When a mechanic works on your car you expect him or her to give you their best effort. The public expects no less from a writer. It is up to others to decide if The Money Belt is a good book and worth reading. I have no control over that. What I do have control over is the effort I put into writing and editing the manuscript. If I don’t give it 100 percent effort then I’ve cheated both the public and myself.

Norm:

What are the preponderant influences on your writing?

Alan:

           As far as other writers I’d have to say John D. McDonald, Elmore Leonard, Tony Hillerman, Sue Grafton, Michael Connelly and Carl Hiaasen are authors who produce work I always enjoy reading and have undoubtedly been influenced by. And my own life has been the kind that, depending on which phase it was in, many people would have dreams or nightmares about. On the cusp of fame and fortune one day, seconds from a grim death another. Money flowing like water from a fountain and grinding poverty. Love, lust, greed, betrayal, I’ve had them all in spades. There’s plenty to write about.

Norm:

Can you tell us how you found representation for your book? Did you pitch it to an agent, or query publishers who would most likely publish this type of book? Any rejections? Did you self-publish?

Alan:

           I sent out some query letters to agents and received the usual rejection slips. None even wanted to see a sample chapter. After that I decided to self-publish and use the finished work as my calling card. The publishing process has been an education in itself and improved my writing. I’m hard to discourage. The business is so competitive that a person better have a thick skin and a healthy ego or they’ll end up sitting alone in a dark room crying about how unfair the world is.

Norm:

What has been your overall experience as a published author?

Alan: 

              My experience has been wonderful! Dreams do come true if you work at them. Writing, editing and publishing a novel is a mammoth undertaking. If the public likes my work that will be frosting on the cake. The joy is in the doing.

Norm:

Do you feel that writers, regardless of genre owe something to readers, if not, why not, if so, why and what would that be?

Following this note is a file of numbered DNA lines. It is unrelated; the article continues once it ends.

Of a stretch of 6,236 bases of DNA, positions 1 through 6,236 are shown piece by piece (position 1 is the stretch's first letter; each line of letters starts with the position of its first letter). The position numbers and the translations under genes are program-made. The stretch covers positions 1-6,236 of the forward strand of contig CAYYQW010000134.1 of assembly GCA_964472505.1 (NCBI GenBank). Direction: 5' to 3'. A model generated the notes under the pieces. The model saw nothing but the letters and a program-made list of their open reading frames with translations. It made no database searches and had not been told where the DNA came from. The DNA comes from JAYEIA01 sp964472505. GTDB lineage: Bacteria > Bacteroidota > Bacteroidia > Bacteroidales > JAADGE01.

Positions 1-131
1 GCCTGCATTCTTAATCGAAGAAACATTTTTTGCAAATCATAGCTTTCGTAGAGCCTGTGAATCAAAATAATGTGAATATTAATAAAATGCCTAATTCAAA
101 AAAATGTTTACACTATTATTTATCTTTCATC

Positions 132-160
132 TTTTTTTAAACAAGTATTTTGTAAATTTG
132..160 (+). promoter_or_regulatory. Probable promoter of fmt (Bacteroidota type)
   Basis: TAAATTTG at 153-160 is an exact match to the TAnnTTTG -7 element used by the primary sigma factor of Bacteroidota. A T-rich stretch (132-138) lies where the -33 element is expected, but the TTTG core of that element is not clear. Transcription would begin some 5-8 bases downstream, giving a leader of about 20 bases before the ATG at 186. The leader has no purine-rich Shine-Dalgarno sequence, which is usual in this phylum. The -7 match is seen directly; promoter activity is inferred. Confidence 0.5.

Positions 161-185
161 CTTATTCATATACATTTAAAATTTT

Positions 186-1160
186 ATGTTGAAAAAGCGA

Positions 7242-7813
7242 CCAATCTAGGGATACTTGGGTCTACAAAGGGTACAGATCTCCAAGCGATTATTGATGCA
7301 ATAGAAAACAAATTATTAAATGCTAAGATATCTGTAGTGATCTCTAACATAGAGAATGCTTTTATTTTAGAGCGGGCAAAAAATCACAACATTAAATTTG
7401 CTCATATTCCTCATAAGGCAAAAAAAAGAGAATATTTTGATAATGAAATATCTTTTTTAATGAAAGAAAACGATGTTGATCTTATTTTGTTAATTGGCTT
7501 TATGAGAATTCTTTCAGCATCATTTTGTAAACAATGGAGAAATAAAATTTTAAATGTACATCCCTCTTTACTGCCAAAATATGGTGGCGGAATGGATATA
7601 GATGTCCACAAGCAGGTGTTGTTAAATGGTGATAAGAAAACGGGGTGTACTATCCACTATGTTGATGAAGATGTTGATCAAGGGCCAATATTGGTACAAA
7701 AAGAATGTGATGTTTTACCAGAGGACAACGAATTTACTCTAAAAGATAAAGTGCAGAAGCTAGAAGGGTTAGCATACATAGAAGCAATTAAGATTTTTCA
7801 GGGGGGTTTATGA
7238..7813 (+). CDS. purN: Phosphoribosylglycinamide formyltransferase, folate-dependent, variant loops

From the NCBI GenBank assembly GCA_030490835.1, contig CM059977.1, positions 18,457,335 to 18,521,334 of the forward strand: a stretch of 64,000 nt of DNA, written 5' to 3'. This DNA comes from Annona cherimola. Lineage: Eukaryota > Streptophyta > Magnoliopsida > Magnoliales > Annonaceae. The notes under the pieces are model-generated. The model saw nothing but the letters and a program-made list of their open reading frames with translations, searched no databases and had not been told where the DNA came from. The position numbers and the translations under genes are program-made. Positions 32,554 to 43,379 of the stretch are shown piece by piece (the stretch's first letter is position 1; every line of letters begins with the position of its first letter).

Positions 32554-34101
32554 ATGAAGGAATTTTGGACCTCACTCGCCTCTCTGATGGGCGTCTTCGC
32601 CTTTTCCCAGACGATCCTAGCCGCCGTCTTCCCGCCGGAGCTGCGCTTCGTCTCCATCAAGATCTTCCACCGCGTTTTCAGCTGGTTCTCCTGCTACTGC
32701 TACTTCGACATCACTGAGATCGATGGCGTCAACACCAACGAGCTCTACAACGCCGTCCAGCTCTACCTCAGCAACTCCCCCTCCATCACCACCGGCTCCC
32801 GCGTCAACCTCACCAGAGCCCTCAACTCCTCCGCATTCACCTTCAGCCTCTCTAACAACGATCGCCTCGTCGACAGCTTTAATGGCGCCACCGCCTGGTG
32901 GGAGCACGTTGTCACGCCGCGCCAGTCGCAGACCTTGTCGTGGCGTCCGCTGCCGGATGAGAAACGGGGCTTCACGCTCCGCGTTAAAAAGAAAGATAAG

Alan:

              Absolutely! As I mentioned before, writers owe the public their best effort. Period. Not just until the project becomes tiresome and you want to move on, but until you honestly feel that there is nothing—no word, sentence, paragraph, etc.—that falls short of your expectations of yourself in your manuscript. I like to think of my audience of readers as my friends. I would not insult my friends by giving them anything but my best, then I will trust them to be the judge of whether it was good enough.

Norm:

What is next for Alan Robertson and where can our readers find out more about you?

Alan: 

              I’m in the process of polishing several other novels for publication: Sierra Joe 9. A story about a long-distance hiker in the Sierras who encounters trouble with a beautiful woman, a desperate man and a pack full of stolen loot. Prisoner of Desire. A story set in Manhattan and up-state New York about an elaborate scheme to con a man out of his inheritance. The Rogue. Murder and adventure in the Canadian wilderness. And, Lila. A pure detective story about an elaborate murder-for-money scheme set in Northern Michigan.

              Readers will notice that lust and greed are mainstays of my writing. If you like lust and greed, I’m your man. Seriously, the human condition—longing, desire, fulfillment, disappointment and the challenge of overcoming seemingly insurmountable obstacles—are topics everyone can relate to. These are things we all, in some measure, face in our everyday lives. A writer’s job is to entertain the reader with the struggle and drama of real life.

              I am a nose-to-the-grindstone writer but lazy in other respects, so I have no web site. But should anyone wish to contact me, please email alanr9@comcast.net and I’ll be happy to respond.

Norm:

Is there anything else you wish to add that we have not covered?

Alan:

              Only a big thank you to you, Norm. Writing the answers to the questions posed in this e-interview have given me a chance to think about the process of writing as opposed to just writing.

Thanks once again and good luck with all of your future endeavors.

Click Here To Read Norm's Review of The Money Belt

Click Here To Find Our More and/or PurchaseThe Money Belt